Those who love to travel don’t wait for opportunities to unravel -saargoga
It was a peaceful Sunday morning, but my mind was anything but ready for exams which were just a week off. A mobile at hand and a wandering mind combination enough for whims and exactly that made me call up an old friend living at his native village near Dehradun. Apparently being born at the land of Sharavan he had followed suite and had left his fledgling career in Delhi and headed back to his parents. I was always intrigued as how a grown up metro boy holding up in a village especially after spending most of his adolescent life in Delhi.
Aseem picked up the phone and discussions began to flow from whereabouts to well-being till we clicked upon a common interest, ‘traveling’. Now I am not usually irresponsible but that day I wanted to, and within a few minutes we decided to head off to Lakha Mandal. Lakha Mandal? because I have meant to go there after reading Himanshu’s blog and especially after watching the ‘metal murals’ on the temple door.
When you have to choose quickly you don’t pick favorites so in the order of accessibility I collected a GPS, a wristwatch, wallet, car keys and left without bathing if I may add ;).
I turned right from NH72 towards Sahasrapur small town ahead of Selaqui where I had to pick a path to Solan village for Aseem, who will be waiting on road near his village. I reached there in 25 mins, and met up with Aseem and soon we were on our way.
“It’s an experience when we look at ourselves through the eyes of time, that the place we were born, the life we had led and the life we are into now, realization sets in to see ourselves and our lives as a legacy that only we hold to unravel into the future. This is not an everyday occurrence and as soon as we are lead into our daily routine most of this broad view shrinks to day-to-day survival of busy life and that probably is one of the reasons I like to travel time and again”.
The path which we drove through Solan was a 6 feet damar road which evidently never saw ‘wrath of a raging road roller’. Good thing was this road from Solan meets up with the ‘Chakrata> Yamuna Bridge’ route skipping Kalsi and Dakpathar entirely, the map on the right doesn’t show it as Google map does not have necessary details in the ‘Map overlay’ though only visible in ‘satellite overlay’ mode. This path is a good alternative to the Mussorie>Yamuna Bridge>Lakha Mandl route.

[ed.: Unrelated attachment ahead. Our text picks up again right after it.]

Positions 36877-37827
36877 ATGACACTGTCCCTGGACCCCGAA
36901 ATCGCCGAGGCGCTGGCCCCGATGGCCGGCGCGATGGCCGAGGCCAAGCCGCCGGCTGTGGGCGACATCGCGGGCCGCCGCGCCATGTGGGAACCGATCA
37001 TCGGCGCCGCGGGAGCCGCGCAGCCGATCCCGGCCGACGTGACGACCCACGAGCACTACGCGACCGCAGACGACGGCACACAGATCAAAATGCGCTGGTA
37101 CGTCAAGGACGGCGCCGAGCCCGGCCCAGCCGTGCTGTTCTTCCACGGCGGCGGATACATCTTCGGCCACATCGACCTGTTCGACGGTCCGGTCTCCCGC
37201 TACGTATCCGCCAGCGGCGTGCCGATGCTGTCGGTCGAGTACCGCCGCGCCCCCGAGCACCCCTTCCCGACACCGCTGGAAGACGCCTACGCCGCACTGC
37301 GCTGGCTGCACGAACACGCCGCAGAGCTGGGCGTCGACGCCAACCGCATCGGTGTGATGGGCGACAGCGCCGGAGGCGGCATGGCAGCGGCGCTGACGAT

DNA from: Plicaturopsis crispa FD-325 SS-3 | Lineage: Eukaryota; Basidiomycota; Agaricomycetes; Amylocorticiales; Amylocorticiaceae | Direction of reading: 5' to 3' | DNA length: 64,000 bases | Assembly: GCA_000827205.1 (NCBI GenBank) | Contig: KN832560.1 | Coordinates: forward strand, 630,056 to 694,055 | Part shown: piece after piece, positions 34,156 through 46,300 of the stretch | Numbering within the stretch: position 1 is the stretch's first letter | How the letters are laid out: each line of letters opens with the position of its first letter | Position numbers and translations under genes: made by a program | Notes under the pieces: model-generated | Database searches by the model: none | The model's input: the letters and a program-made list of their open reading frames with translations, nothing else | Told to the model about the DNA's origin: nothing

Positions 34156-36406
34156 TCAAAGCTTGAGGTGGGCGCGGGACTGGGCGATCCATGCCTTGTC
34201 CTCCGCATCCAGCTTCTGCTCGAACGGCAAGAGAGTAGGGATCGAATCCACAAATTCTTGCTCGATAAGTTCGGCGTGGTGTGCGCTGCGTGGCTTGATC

So there we were chasing time to reach Lakha Mandal and at the same time moving through all the memories of our school days, teacher’s beatings, fights, glorious moments in sports, girls, swimming in rainwater collected in large part of our football field, licking the sweet sour lime powder that came in poly tubes and what not, past life was a big part of the travel until we stopped at a curious sign board which phonetically reads ‘sorry god’ actually that’s a world in Garhwali loosely means ‘plantation in valley’ ;) We stopped again at Yamuna Bridge and had a plate of Maggie though neither of us was hungry as such.
I have known Aseem the boy for major part of our pre-board life and here I listened to Aseem who has turned into a fine young man, yet still loaded with those childish ‘born free’ flavours, one of them being motor-biking that he have acquired recently. Then of course there was a long chat on his attempts at few business ventures on his own in this village with mixed responses.
Reaching Lakha Mandal Temple (Lakhamandal)
We have just crossed Kwua and were looking for a bridge over river Yamuna to left. The route read Dehradun> Saharspur> Solan> Yamuna bridge> Nain Bagh> Kuwa> Lakhamandal. The bridge is nothing fancy, old school tough BRO iron girders interlock; you can easily confuse it with every other bridge of same type given that nothing marks it to Lakhamandal.
From here on the temple was about 4kms but rainy season sees lots of debris falling from hills so it’s not advisable to travel here in late July, august and early September we had to wade through our share of it while JCB cleared it we had to wait patiently.
Finally we had reached the base of Lakha Mandal temple and to make sure the regulations of temples in hills, kept all things of leather such as belts and wallets back in the car which is safe enough here and left for the temple which is hardly 100 meters from road of medium height. The entrance is fantastic since the temple is high above the hillock so the stairs leading up to it are just lovely, build excitement and then directly lead you to it.
My first impression was that of disappointment, put simply I had imagined it a lot bigger, but then I can’t put my finger from where that impression came to me, none the less being there for some time got me thinking about the magnificent stone architecture of the temple and the surroundings which came up nearly 5th century A.D.
A local student has now come up to us being an unofficial guide and he took us around temple showing the exit of the cave that Pandavas used to exit Lakshagraha as well as a Shiva ling in which one can see the reflection as it were a mirror but that only after pouring water over the Shiv Linga.
This temple is ASI or archaeological survey of India protected site and they have a small office within the temple complex.
We had an interest in visiting Lakshagraha which was nearby 2kms or so but due to lack of time decided against it. It was 4pm already and we needed to head back 120 km to Dehradun that would mean reaching home at around 8:30 pm.
In return trip Aseem talked about his life events leading up to his coming back from Delhi a tale both nostalgic and enduring somewhat how Pandavas felt like when their palace made up of Lac was burned with them inside it. The whole gamut of his past years after our separation from school day was a lot of stuff to soak in, funny nostalgic and enduring. It was probably the most suited ending of any trip I have ever been into.